Kyusu Tokoname
Isshin Yohen

Studio Isshin

Original Japanese handcrafted side handle teapot from Tokoname, with an integrated ceramic sieve. Natural red clay with unusual colouring achieved through a combination of reduction and oxidation firing. 380ml
Type Ombré Tokoname-yaki kyusu teapot with side handle
Origin Tokoname, Aichi Prefecture, Japan
Studio/Artist Isshin
Volume 380ml
Dimensions Ø10.7 x 7.4cm
Weight 269g
Material Ceramic
Glaze Yakishime (焼き締め)
Production Ikomi casting then hand assembled
Strainer Ceramic (cera-mesh)
Artist's Stamp No
Packaging Box

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Isshin 一心

Founded in 1980 by Sadao Tsuchihira (土平 貞雄), the Isshin kiln specialises in traditional ash and irabo glaze Tokoname wares that emphasise the natural beauty of the clay. In 1996 Tsuchihira’s son Eiichi (土平 栄一) joined the family business. Whether products are mass produced or one-off, Isshin makes their pottery with all their heart – hence the name which translates to “wholeheartedness”.


The traditional Japanese teapot, kyusu are typically made of ceramics with a side handle placed at a 90° angle to the spout for ease of pouring – however the handle can also be found over the top or in the back. Kyusu are perfect for preparing green teas and tend to be on the small side to prevent overbrewing. Depending on the size, shape and type of clay a kyusu is made from will determine what type of tea is best prepared in it. There are many different regional styles as well as kyusu made by certified master craftsmen, which are prized amongst collectors.

Tokoname-yaki 常滑焼

Pottery has been produced in the city of Tokoname, Aichi Prefecture, as far back as the 12th century. Tokoname was the site of the largest and oldest of the legendary Six Ancient Kilns of Japan and is celebrated for its local iron-rich shudei clay that turns red after firing. When fired a second time in a reduction oven, the red shudei turns black – the other characteristic colour of Tokoname-yaki. Traditional Tokoname kyusu teapots are unglazed on the inside, allowing the tannins in the tea to react with the iron in the clay body, which is said to reduce astringency and highlight the sweetness of green teas. Since 1976, Tokoname-yaki has been protected as a traditional craft of Japan.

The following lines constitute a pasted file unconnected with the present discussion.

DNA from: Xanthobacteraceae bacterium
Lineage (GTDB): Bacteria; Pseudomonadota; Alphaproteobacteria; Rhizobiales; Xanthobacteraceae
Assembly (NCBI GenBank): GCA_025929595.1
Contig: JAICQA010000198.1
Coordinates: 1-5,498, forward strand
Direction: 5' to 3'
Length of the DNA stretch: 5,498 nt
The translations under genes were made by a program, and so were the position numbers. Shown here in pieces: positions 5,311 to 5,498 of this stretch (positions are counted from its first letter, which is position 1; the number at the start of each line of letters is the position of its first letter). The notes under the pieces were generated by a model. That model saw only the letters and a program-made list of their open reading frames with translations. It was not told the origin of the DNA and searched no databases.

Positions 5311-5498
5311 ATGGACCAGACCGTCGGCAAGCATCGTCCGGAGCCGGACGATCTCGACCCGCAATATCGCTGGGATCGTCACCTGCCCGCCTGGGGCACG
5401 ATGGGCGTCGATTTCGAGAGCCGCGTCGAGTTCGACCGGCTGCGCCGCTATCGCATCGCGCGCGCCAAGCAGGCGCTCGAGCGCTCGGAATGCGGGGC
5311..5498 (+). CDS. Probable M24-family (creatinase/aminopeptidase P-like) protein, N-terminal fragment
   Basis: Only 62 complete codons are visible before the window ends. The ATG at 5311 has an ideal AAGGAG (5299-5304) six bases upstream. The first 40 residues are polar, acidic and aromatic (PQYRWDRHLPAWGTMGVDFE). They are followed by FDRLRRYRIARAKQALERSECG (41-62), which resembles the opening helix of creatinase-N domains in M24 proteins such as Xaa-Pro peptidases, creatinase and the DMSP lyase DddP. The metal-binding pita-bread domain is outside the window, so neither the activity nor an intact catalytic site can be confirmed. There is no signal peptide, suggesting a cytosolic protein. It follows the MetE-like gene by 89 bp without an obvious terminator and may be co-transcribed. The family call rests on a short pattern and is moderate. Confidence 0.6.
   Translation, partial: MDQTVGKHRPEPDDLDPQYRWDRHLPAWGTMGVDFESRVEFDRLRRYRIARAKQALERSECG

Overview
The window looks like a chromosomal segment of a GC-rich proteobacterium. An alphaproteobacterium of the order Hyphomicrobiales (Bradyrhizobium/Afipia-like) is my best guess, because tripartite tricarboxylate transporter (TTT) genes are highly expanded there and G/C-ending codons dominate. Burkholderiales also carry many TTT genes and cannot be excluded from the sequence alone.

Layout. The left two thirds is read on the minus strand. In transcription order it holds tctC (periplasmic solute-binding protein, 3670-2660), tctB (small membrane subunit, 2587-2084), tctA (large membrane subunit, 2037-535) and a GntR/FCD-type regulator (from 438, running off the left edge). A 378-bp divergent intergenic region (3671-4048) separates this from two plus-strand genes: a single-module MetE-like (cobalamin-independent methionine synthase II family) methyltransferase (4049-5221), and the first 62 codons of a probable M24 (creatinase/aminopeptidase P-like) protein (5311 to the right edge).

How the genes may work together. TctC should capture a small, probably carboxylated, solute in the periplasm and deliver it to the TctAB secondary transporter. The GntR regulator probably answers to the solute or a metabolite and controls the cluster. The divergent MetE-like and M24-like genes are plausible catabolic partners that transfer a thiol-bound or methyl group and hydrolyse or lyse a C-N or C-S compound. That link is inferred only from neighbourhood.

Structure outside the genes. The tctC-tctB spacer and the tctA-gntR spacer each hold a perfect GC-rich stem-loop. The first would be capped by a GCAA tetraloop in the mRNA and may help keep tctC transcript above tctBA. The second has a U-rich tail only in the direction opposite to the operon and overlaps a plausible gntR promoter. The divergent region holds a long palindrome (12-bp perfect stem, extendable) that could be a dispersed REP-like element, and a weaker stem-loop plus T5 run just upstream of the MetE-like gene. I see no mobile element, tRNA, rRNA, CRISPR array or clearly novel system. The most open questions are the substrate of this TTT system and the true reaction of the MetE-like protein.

Yōhen 窯変

Written as “kiln change,” yōhen refers to the variations in colour and texture of ceramics, which happen during firing. This technique is a feature in various Japanese pottery styles, including Tokoname, Shino, Bizen and Tenmoku. Within Tokoname-yaki, the red/bronze and black two-tone effect can be achieved by partially burying a red, oxidation-fired item in rice husks or ashes and refiring it in a reduction furnace, which will turn the exposed part black, while leaving the buried part red.


This traditional kyusu is made from natural clay in the famous Tokoname region, by the respected Studio Isshin. The studio was founded in 1980 by Sadao Tsuchihira, who now runs it together with his son Eiichi. The focus at Isshin is on the creation of kyusu and dobin with ash and irabo glazes. The yohen firing technique was used for this kyusu in order to achieve a special, unique colouring. The studio has already won several awards for its work.

Tokoname is one of the six ancient ceramic centers in Japan. High quality earthenware has been produced there since the 12th century. The clay deposits that are still there contain iron, which is responsible for the characteristic red shade of the clay which, together with the oxidation burn, is so crucial for optimising the taste of the tea. A special feature of the production of kyusu from Tokoname are the hand-ground and precisely fitting lids.

The tokoname are unglazed inside to emphasise mild, basic aromas. Particularly suitable tokoname for basic-mineral and mild-balanced green teas of the second and later harvests, such as bancha, genmaicha, hojicha, sannenbancha.


As with all unglazed ceramics, wash with warm water and a soft cloth only. Do not use detergents or put in the dishwasher. Pat the outside dry with a towel and/or leave the kyusu to air dry naturally with the lid off. If tea leaves get trapped in the filter, brush away with a soft brush, such as a toothbrush.

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